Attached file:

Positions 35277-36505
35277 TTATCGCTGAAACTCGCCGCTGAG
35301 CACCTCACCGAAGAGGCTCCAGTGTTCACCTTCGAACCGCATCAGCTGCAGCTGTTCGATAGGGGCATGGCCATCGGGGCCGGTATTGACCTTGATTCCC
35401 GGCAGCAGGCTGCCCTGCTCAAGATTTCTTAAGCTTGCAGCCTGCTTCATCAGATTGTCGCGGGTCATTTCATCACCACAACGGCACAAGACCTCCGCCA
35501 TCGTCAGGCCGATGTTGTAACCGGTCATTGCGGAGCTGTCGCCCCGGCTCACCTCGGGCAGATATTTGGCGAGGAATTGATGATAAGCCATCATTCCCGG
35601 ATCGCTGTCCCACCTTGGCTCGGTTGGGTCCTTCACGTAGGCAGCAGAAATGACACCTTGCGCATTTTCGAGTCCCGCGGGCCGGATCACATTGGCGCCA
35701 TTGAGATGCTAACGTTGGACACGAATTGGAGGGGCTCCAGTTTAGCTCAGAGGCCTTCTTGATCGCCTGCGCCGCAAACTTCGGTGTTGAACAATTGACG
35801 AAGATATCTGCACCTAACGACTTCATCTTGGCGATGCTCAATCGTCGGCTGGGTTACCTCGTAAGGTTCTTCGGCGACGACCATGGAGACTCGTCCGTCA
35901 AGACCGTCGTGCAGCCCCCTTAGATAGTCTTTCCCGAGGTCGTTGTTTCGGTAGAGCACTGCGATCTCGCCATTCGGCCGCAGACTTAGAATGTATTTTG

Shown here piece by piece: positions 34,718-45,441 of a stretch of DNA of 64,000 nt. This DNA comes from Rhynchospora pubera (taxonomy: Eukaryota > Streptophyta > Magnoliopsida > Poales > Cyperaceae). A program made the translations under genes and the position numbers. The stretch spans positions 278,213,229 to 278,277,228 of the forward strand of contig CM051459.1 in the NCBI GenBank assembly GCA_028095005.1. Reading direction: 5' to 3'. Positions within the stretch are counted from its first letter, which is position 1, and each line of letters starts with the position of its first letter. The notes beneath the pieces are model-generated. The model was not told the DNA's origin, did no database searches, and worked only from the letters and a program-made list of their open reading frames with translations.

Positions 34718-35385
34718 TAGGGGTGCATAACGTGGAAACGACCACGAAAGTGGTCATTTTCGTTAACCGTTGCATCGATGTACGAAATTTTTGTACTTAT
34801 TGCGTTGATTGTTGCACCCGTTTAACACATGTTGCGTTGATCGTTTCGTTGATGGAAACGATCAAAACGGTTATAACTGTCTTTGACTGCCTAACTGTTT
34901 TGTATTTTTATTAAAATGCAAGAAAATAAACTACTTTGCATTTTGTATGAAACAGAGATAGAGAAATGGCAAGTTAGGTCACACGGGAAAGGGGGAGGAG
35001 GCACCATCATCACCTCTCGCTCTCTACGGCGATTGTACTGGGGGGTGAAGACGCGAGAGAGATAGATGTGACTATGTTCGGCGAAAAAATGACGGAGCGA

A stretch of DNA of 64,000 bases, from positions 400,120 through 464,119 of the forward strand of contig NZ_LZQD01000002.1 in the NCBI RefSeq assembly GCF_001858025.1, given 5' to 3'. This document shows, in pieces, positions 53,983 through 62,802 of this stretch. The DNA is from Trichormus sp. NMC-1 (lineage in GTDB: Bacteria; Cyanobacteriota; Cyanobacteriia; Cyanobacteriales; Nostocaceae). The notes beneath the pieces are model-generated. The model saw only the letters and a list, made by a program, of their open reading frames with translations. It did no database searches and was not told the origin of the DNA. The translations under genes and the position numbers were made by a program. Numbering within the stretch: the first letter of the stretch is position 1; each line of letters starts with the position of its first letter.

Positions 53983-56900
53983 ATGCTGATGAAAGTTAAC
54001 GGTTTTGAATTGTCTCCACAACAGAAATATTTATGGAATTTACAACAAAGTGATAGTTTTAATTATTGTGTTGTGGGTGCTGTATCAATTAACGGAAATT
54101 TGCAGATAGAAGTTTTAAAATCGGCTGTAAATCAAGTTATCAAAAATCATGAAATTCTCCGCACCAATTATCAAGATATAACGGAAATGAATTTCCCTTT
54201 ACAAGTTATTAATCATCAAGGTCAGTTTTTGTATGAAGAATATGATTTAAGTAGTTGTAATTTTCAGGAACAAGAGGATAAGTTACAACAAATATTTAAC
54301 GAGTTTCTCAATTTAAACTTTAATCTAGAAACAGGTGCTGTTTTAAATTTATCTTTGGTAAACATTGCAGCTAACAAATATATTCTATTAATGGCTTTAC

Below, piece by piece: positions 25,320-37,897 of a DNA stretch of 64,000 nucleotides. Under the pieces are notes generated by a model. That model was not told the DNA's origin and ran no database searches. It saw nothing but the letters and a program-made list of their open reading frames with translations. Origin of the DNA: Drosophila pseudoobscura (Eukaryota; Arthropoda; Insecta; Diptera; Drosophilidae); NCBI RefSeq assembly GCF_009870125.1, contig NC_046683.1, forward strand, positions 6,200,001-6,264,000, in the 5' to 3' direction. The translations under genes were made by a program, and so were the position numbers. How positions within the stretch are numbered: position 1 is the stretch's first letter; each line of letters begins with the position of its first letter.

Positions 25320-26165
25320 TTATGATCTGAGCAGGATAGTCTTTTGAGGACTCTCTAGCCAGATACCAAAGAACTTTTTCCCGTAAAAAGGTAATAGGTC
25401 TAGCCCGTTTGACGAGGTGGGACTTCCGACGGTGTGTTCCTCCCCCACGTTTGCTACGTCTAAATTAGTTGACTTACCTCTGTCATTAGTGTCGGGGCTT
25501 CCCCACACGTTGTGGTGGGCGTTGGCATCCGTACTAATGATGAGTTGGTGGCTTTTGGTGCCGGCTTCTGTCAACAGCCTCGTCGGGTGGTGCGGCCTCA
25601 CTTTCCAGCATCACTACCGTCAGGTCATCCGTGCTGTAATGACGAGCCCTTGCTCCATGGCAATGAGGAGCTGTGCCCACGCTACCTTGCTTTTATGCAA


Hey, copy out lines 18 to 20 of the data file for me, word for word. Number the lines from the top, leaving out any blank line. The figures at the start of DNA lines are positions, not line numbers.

53983 ATGCTGATGAAAGTTAAC
54001 GGTTTTGAATTGTCTCCACAACAGAAATATTTATGGAATTTACAACAAAGTGATAGTTTTAATTATTGTGTTGTGGGTGCTGTATCAATTAACGGAAATT
54101 TGCAGATAGAAGTTTTAAAATCGGCTGTAAATCAAGTTATCAAAAATCATGAAATTCTCCGCACCAATTATCAAGATATAACGGAAATGAATTTCCCTTT